Summerdaydreams1 Wed 08-Jun-16 10:34:22

She is doing great - so much better than I feared. she has spastic diplegia cp (legs with some hand involvement)- when she was a baby I thought she would be a quad diagnosis as her hands and arms were very awkward but this has improved greatly and she has full function although difficult at times. Her mobility is moderately affected, she can now crawl and walks with a frame but not yet unaided and will need a wheelchair for most outdoor.activities. She starts mainstream school in September.
Happy to answer any questions as I know how the worrying the early days can be.

triplespin Wed 08-Jun-16 12:11:37

Wow it's brilliant she is starting MS school. Well done to her!

Can I ask what were her initial difficulties with her hands? Just trying to compare with my DS - as we are just in a waiting period at the moment.

Summerdaydreams1 Fri 10-Jun-16 09:52:23

Her fists were very tight and clenched and when she did open them her fingers, particularly her pointing finger was clawed and stiffer than Normal fingers, she did bat objects and Grab but it was very awkward, rather than fluid movements. I was obsessed with looking at other babies hands and comparing their movements.
Her legs were always more obvious stuff and she scrunched her toes constantly.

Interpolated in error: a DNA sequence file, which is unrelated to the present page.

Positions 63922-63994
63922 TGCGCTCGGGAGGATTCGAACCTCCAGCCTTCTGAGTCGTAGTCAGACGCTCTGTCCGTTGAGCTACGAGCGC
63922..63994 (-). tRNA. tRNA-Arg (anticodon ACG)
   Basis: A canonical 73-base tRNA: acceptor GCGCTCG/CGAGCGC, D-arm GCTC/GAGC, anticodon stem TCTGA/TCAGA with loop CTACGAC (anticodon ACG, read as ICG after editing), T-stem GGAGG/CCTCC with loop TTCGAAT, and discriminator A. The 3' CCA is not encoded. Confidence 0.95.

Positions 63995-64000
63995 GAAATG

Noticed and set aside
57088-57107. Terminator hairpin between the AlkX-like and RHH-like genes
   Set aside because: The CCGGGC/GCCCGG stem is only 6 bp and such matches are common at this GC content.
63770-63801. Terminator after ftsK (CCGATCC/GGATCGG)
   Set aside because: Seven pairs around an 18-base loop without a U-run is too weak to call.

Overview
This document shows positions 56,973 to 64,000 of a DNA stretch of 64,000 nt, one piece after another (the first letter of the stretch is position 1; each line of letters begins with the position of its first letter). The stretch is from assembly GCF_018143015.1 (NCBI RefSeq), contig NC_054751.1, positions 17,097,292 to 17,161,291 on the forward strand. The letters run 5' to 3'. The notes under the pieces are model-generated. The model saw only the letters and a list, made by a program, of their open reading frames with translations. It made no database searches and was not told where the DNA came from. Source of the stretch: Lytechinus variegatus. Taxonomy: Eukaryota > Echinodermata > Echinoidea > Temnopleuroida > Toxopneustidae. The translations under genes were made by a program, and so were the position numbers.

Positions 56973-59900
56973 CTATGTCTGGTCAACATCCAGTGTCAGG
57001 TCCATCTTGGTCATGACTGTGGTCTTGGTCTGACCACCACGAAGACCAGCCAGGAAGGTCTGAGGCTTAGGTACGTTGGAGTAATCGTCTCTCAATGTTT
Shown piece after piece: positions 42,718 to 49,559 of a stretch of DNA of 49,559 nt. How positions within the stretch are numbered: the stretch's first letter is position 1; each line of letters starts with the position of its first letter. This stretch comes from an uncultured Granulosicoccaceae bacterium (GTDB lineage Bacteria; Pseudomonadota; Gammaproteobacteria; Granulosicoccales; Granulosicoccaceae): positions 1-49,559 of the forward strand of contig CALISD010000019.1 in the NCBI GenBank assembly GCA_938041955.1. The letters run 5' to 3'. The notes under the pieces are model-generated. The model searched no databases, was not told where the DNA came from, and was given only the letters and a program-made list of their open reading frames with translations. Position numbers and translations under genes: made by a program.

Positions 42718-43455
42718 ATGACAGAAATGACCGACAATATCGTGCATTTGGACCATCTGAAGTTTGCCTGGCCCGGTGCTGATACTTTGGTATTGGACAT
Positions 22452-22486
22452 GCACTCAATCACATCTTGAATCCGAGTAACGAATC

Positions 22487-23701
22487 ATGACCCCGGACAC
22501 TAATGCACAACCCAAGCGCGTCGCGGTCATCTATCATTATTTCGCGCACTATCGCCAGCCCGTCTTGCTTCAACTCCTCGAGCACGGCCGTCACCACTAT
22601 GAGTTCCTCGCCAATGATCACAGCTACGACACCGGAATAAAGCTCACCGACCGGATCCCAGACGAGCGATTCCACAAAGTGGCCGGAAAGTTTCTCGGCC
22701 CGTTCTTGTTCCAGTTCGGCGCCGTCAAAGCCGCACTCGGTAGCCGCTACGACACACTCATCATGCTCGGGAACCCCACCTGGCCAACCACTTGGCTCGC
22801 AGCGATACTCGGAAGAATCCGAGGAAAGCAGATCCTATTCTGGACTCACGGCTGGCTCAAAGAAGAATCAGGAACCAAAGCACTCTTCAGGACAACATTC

We did massage, massaging her hands open and turning them to the ceiling with palms up.
She now has full function but fine motor difficulties - eg threading beads, scissors etc.

mumsnit Mon 13-Jun-16 18:31:47

Had lost this thread! Triplespin you may have had answers about feeding experiences from another thread now but I remember it taking much longer than usual for DD to be weaned because of her tongue control. We didn't start weaning until after 6 mo because her head control was very weak until then.

DD has quad ataxic CP but is mild and she's fully mobile. Similar to Summerday's DD it's fine motor control she now has difficulty with. I can remember the obsession with looking at my friend's babies and comparing their hand control and movement for a good few years!